The bog bodies’ hairstyles can also be used to determine social standing- and confirm the reliability of the written accounts of outsiders. In the ’40s and ‘50s, two male bogs bodies named Osterby man and Datgen man respectively were discovered in the Schleswig-Holstein area of Germany. Both had hair styled in the Suebian knot; a hairstyle described by the Roman writer Tacitus in his Germania as the traditional hairstyle of free male warriors of the Suebian tribe.

Testing the bog bodies does not just yield information about their society. We can also learn how healthy they were as individuals- and what day-to-day afflictions even healthy people suffered.

10 Creepy Secrets About the Bog Bodies of the World
Denmark’s Graubelle Man had Harris lines on his teeth indicating malnutrition. Google Images.

How Healthy were the Bog People?

Bog bodies seem to fall into two extreme categories: those who were physically strong and healthy at the time of death and those with visible disabilities. Old Croghan Man, one of the most recent bog bodies to be discovered in Ireland, must have been an impressive sight when he was alive sometime between 362 and 175 BC. Although only his torso survives intact, experts have been able to calculate his height from his arm span, estimating it as somewhere around 6 ft 5 inches tall.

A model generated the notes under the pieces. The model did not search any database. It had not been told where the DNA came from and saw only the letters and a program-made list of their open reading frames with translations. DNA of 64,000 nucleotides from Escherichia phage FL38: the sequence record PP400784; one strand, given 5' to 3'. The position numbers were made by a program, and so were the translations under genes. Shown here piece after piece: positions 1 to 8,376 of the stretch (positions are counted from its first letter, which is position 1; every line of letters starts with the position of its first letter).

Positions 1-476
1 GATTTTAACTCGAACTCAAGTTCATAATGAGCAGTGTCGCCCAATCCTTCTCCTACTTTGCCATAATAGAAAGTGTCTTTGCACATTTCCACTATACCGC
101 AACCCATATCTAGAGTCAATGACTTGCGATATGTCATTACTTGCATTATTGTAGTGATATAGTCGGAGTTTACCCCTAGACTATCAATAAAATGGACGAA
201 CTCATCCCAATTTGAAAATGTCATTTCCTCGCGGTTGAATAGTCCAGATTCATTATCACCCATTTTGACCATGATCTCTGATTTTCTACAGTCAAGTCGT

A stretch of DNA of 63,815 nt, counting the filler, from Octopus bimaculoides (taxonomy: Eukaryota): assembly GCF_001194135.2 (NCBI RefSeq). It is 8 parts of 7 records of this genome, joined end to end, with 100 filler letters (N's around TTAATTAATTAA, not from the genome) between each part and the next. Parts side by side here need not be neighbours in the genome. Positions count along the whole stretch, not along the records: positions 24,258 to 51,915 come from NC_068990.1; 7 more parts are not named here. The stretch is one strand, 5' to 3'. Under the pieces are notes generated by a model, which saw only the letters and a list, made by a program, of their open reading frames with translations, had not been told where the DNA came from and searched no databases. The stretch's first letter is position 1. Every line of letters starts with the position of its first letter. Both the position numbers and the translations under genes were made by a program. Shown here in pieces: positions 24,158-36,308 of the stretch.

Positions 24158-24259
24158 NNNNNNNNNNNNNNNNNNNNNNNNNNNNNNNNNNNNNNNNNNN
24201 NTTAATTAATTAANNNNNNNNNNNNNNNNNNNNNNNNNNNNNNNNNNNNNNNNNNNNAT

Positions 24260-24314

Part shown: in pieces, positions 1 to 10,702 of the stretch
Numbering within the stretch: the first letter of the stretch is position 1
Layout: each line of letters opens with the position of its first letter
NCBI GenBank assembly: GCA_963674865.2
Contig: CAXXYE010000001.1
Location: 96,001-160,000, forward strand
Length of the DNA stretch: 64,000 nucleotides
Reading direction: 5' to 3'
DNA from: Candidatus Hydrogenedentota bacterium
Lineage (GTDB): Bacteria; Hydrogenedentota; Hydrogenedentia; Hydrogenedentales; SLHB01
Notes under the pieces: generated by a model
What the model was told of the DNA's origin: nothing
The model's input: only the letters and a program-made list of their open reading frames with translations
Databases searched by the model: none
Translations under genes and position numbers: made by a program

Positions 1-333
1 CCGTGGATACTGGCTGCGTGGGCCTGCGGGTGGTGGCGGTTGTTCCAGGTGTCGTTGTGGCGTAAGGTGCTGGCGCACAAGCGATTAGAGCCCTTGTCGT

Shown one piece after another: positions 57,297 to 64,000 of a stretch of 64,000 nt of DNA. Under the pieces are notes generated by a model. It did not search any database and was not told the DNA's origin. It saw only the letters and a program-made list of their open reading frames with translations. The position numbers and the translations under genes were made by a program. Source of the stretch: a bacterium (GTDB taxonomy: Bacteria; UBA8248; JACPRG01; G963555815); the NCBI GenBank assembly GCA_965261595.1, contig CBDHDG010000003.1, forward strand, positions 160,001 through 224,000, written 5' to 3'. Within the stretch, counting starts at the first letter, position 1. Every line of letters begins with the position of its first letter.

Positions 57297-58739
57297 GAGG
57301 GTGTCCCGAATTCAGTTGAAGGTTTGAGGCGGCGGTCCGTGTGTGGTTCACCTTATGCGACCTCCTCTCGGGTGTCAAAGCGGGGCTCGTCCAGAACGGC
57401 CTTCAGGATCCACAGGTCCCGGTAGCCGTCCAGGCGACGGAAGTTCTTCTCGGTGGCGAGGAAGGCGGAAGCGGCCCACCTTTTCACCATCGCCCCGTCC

Not only was Old Croghan man tall; he was well built overall with his arms showing substantial muscle development. Unsurprisingly, analysis has revealed that he was well-nourished throughout most of his life, enjoying a rich, meat-based diet. Old Croghan Man also seems to have led a life of relative ease as his manicured hands show no signs of hard labor.

However, at the other end of the spectrum are a group of bodies that seem to be not only socially but physically disadvantaged. Before she was confined to her bog, sixteen-year-old Yde Girl was wrapped in a cloak that had seen better days, indicating her poverty or at the very least a lack of social worth. Yde Girl also suffered from slight scoliosis of the spine, which lead her to rest her weight on her right foot. Callusing caused by this is still visible on her right big toe. Due to her deformity, Yde girl would probably have walked with an awkward gait, her right foot slightly twisted inwards.

However, minor ailments plagued even the most pampered and privileged. Based on his smooth hands, unmarked by signs of hard labor, experts have assumed that, like Old Croghan man, Denmark’s Graubelle Man was a member of a local elite. However, Harris lines on his teeth show that during childhood, his development was interrupted by periods of malnutrition- a testament to the uncertainty of life for everyone in prehistoric communities. Lindow man’s hands also suggested he did little manual work. However, he still suffered from roundworm and whipworm. Even the robust Old Croghan Man had contracted pleurisy at some point in his life.

However, one thing the European bog bodies have in common is they all died violent deaths.

10 Creepy Secrets About the Bog Bodies of the World